Teardown Diagnostic of a $100 Lelo Premium Vibrator

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Teardown Diagnostic of a $100 Lelo Premium Vibrator

Postby fruzzetti » January 10th, 2014, 11:20 pm

Howdy folks! Read if you have one -- it'll help you should your device fail.

My wife and I use our Lelo vibrator religiously. It is far superior to cheaper products. We were worried when one night I charged it and found black blotches on the handle the next morning. It must not have overcharge protection? Whatever; it still worked! ... for a couple days :/

I decided to tear it down and figure out what was wrong and maybe fix it. The one-year full replacement warranty is over, but it does have a 10-year 50% replacement cost warranty as well. I wanted to share my experience tearing it down because the process was complicated, though easy with the right tools (
01 - Tools (Custom).jpg
).

There are four screws, all the same size (Phillips, maybe #0 or #00ish will work), each on the underbelly where the controls are:

Screw #1) There is a screw hidden under the location of the charge port plug. To get the charge port plug out I used the pointy pick. I could have carefully removed it in one piece because it is not barbed, but the plug part had broken off anyway, so I just tore it out.

Screw #2) There is a screw hidden under the metallized plastic retainer ring. I used a Dremel with a fine cutting saw to surgically score it the plastic ring easily; it did not melt and blob up the cut and was tough and retained its shape even after being widened to remove from the case.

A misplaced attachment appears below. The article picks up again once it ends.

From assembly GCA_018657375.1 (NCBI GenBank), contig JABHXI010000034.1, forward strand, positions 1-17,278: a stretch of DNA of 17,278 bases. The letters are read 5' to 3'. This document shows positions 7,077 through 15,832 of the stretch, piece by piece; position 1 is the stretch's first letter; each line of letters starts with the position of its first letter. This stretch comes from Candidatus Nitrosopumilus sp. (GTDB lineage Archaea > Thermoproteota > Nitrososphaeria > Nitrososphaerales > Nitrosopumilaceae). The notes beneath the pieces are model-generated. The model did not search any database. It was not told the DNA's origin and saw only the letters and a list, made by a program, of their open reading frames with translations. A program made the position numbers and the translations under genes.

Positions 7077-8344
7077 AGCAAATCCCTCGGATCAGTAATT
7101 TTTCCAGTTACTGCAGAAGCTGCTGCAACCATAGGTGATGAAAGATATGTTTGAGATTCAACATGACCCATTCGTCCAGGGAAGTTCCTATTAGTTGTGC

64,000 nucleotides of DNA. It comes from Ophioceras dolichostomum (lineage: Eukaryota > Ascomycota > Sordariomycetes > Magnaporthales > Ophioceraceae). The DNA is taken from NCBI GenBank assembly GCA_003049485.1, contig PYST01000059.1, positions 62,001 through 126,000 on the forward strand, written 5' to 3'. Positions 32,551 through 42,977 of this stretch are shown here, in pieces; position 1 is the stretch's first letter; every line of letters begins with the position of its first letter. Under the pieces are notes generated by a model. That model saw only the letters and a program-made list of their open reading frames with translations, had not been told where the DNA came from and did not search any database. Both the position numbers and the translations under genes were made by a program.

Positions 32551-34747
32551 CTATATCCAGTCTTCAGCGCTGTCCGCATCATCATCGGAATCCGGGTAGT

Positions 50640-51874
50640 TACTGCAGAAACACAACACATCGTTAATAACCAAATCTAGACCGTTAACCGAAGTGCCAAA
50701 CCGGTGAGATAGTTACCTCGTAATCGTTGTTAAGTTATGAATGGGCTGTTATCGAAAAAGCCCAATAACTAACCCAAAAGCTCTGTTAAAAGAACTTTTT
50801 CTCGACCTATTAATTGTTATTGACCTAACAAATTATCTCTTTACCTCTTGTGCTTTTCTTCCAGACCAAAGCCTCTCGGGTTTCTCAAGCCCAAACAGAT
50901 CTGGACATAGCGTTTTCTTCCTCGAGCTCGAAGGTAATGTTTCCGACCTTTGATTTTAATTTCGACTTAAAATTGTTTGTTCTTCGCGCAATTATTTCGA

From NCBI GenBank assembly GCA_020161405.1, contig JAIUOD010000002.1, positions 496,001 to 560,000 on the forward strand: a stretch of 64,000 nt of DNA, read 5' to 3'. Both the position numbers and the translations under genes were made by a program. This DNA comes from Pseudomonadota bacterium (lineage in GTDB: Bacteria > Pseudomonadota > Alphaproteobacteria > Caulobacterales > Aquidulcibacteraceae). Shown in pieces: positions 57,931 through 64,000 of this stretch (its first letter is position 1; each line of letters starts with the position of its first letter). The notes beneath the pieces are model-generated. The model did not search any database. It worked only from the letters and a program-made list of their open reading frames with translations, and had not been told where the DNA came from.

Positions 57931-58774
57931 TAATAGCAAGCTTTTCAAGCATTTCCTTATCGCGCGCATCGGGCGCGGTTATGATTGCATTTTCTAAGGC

Screw #3) Two more are under the textured silicone skin. This was going to be tricky. I did not want to damage it. It was able to stretch back around itself, and I had to pick at some glue underneath it (the pick is so handy for materials like these). But once it grabbed onto itself there was just no moving it. That's what the olive oil was for; because it's silicone, I wouldn't risk using any garage oils. Food oils only. I oiled by napkin only the OUTSIDE all but 1.5cm of the way up so I could grab it with the pick and my finger tips to flip it. Once I flipped it, the skin rolled off easily, exposing each additional point of glue I needed to pick.

Screw #4) I fully inverted the silicone skin and found the last screw. Unfortunately I had already put small cracks in the case before I realized the back cover went past the metallized plastic ring.

Finally it lifted apart to reveal a battery wedged in between whole lot of hot glue that looked like it was placed in a hand-finishing step (
02 - Hot Glue (Custom).jpg
and
03 - Hot Glue and Burns (Custom).jpg
). The hot glue was an obstacle I puzzled about for a bit. Was it really hand-finished, or had internal heat caused the glue to blob up? I think it was done intentionally for eradicating vibration, because it's done like that all the way up and there's no way the whole thing overheated from something on the local electronics. I could see two screws holding in the PCB which was tucked under this battery.

I tried to remove the battery manually. I made some progress by gently picking the hot glue off the walls of the device; they detach with a satisfying "pop" and then rest back where they were, easy to remove later. I also broke two motor wires. When they popped off, the red one took its whole pad. Would I scrape the PCB to try and get some bare copper to resolder onto? I have never needed to try that.